The start-up, based in Upper Heyford, Oxfordshire, is going back to the future by entering the low carbon race with 20 more retro-electric redefinitions this year, including Land Rovers, E-type Jaguars and a 1967 Mercedes-Benz Pagoda. As emissions’ rules tighten, such glamorous motors face an undriveable fate over the coming decade. Many emit their own bodyweight in CO2 every 1,500 miles.
Everatti’s replacements for their gas-guzzling innards while preserving their outer beauty, original feel and engineering flourishes is a technological game changer, company founder and former fintech entrepreneur Justin Lunny explains.
“This is the preservation of a handsome part of auto history with a new green heart.
“We strip back, scan and mimic the original as far as possible to create the zero emissions examples.
“Customers get a one-of-a-kind solution that improves performance, but matches the character of the original car, its sporting sensations and handling balance.
“Each car has a new powertrain and interior fit. We work to customers’ specifications, but these are not conversions.
“Maintaining the original structure preserves the value. The cars end up better because the unacceptable elements, the polluting combustion engine and toxic by-products, have gone. ”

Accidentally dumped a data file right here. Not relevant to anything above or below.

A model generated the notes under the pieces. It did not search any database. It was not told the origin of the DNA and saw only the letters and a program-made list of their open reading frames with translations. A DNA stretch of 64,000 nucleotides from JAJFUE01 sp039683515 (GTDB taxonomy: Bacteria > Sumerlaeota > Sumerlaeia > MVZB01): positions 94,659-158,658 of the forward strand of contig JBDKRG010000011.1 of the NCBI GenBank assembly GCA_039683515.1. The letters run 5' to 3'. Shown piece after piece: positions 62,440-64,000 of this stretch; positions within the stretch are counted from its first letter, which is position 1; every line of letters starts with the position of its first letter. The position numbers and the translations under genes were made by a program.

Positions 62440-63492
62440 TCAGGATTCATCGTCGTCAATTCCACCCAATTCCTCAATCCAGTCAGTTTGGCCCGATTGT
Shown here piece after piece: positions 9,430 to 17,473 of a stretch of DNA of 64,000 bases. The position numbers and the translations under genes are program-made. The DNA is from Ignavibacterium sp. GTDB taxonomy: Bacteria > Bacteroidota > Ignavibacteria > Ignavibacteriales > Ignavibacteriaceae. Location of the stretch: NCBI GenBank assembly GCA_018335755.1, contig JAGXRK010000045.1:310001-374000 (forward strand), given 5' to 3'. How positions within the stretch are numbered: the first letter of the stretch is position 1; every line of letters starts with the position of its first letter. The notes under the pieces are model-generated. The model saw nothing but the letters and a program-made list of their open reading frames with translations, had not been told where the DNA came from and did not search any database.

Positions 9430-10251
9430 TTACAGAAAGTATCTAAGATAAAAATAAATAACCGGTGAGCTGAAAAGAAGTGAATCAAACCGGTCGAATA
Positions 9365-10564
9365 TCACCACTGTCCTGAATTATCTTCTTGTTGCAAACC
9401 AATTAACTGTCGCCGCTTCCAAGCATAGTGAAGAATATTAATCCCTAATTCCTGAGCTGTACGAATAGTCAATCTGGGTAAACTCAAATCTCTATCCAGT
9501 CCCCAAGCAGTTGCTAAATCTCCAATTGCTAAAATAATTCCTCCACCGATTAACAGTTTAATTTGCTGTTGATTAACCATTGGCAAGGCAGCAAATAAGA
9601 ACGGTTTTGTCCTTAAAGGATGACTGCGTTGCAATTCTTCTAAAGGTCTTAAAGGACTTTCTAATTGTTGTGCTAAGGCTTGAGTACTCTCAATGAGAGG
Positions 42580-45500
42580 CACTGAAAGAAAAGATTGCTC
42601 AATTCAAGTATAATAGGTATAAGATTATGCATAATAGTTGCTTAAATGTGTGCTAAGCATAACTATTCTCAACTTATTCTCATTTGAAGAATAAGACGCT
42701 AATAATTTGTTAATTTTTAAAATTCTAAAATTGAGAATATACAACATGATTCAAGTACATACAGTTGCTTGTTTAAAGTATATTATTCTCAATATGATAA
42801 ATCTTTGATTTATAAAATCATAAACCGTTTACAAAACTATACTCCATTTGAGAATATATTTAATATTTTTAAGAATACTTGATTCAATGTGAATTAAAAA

Impressed by the electric concept Jaguar that whisked away Harry and Meghan after their wedding, Lunny checked out the market.
“There were so few options I decided to build a brand,” he recalls. “A dilemma was looming for classic car owners. It was time to disrupt a sector that has seen little in the way of innovation and the rise of the responsible customer was unstoppable.
“Sustainability can work with luxury and charm. Our use and development of modern technology makes us stand out – battery power, regenerative braking and sustainable components for example – in a world not known for it.”
After three years of planning Everrati is geared for a big 2021 and forecasting a £50 million turnover within three years.
Customers for the cars, which cost from £250,00, are enthusiasts who appreciate the workmanship and want a statement. Reflecting the times however, they are more likely to be eco-conscious tech titans than rock stars.
The company’s factory is located in Britain’s motorsport valley and close to a former military base with “a big runway for testing,” says Lunny whose team of 12 bring on board experience with McLaren, Lotus and Jaguar. This year up to nine more hires are planned.
Next month the first external investment, a £5 million round of angel funding, will be completed and Lunny sees application of Everrati’s electrification technology having a key role in other transport markets such as yachts and boats.
While the Mr Toads and petrolheads may still scoff, “this is a new golden age,” he says.